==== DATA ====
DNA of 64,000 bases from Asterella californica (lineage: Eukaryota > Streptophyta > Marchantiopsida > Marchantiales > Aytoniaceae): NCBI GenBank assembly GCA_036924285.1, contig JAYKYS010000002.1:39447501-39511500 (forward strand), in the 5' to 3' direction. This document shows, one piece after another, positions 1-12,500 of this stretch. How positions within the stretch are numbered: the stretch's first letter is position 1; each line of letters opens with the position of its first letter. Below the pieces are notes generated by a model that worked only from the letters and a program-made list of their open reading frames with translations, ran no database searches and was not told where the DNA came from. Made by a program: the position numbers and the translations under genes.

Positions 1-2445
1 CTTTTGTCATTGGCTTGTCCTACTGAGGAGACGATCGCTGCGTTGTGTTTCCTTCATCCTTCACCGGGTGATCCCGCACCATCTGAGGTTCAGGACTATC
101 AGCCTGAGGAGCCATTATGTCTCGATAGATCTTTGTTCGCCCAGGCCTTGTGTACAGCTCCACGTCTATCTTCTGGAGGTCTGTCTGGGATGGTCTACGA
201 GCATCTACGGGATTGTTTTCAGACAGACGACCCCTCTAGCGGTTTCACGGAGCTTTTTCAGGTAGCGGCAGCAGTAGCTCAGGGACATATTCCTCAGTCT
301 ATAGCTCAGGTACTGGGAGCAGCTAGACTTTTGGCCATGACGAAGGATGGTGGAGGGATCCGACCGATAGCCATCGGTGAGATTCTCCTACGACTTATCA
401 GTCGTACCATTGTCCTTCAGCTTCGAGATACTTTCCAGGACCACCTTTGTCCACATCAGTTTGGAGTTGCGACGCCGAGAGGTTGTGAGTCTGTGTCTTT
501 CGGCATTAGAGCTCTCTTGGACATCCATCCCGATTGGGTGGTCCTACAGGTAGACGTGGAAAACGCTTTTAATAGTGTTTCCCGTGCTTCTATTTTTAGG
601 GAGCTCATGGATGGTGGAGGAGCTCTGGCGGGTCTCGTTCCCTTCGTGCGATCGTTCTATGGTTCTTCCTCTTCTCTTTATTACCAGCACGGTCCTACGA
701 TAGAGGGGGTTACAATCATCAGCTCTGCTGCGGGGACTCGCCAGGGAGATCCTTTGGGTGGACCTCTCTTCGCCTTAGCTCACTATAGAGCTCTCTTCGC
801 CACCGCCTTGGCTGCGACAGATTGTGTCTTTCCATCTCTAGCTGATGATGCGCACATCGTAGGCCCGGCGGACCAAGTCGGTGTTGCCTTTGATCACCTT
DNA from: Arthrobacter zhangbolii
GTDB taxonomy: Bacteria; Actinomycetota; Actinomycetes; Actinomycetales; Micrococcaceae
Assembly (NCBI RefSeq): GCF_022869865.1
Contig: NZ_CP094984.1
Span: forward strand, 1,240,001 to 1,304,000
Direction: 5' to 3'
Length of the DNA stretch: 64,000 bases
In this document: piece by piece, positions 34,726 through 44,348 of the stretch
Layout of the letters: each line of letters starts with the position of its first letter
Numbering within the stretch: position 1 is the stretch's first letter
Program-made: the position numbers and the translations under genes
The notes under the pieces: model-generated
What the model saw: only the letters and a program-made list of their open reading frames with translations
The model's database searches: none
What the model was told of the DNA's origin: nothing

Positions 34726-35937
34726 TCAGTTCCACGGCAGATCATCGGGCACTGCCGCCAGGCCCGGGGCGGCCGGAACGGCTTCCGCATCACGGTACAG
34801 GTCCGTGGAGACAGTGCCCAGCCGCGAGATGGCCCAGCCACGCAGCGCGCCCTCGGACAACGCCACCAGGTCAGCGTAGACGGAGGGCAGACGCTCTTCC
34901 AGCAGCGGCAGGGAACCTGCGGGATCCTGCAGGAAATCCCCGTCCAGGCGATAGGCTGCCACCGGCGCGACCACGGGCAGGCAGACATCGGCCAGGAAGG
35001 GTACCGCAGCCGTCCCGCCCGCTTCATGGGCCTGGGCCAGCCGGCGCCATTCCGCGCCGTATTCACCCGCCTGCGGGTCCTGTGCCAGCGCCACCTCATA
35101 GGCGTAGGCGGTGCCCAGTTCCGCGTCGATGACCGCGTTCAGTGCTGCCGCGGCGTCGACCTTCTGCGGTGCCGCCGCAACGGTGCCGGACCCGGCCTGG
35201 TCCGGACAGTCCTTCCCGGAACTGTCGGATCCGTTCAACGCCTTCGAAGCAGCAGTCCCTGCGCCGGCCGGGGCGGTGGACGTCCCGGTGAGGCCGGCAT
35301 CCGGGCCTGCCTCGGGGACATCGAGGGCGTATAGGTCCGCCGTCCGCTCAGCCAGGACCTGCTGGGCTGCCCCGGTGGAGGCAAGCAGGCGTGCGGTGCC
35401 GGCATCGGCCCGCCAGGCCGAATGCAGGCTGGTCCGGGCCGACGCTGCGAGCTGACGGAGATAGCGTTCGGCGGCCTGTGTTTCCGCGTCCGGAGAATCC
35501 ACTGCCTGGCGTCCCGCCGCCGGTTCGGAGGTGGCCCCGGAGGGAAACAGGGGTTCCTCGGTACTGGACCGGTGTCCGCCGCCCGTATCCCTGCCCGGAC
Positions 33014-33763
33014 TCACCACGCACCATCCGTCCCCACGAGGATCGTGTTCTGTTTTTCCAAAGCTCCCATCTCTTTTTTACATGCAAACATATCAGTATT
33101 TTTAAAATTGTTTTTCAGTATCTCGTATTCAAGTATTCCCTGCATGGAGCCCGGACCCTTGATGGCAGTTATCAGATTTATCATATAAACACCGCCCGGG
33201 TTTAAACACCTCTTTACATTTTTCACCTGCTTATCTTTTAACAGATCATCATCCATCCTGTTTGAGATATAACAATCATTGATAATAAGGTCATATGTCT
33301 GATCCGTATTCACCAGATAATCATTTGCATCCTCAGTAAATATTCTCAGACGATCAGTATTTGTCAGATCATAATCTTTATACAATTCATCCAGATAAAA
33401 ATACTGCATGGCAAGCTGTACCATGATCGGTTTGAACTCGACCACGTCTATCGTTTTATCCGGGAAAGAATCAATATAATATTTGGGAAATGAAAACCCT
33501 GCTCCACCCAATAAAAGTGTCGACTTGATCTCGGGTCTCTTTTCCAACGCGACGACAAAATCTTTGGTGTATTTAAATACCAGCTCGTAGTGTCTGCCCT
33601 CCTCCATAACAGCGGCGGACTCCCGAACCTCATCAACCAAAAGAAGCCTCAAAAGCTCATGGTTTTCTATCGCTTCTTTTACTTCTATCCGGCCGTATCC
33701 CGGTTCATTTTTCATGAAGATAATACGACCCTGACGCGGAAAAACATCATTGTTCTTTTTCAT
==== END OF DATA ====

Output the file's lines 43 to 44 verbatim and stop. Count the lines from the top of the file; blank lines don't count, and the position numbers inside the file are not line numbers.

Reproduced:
33501 GCTCCACCCAATAAAAGTGTCGACTTGATCTCGGGTCTCTTTTCCAACGCGACGACAAAATCTTTGGTGTATTTAAATACCAGCTCGTAGTGTCTGCCCT
33601 CCTCCATAACAGCGGCGGACTCCCGAACCTCATCAACCAAAAGAAGCCTCAAAAGCTCATGGTTTTCTATCGCTTCTTTTACTTCTATCCGGCCGTATCC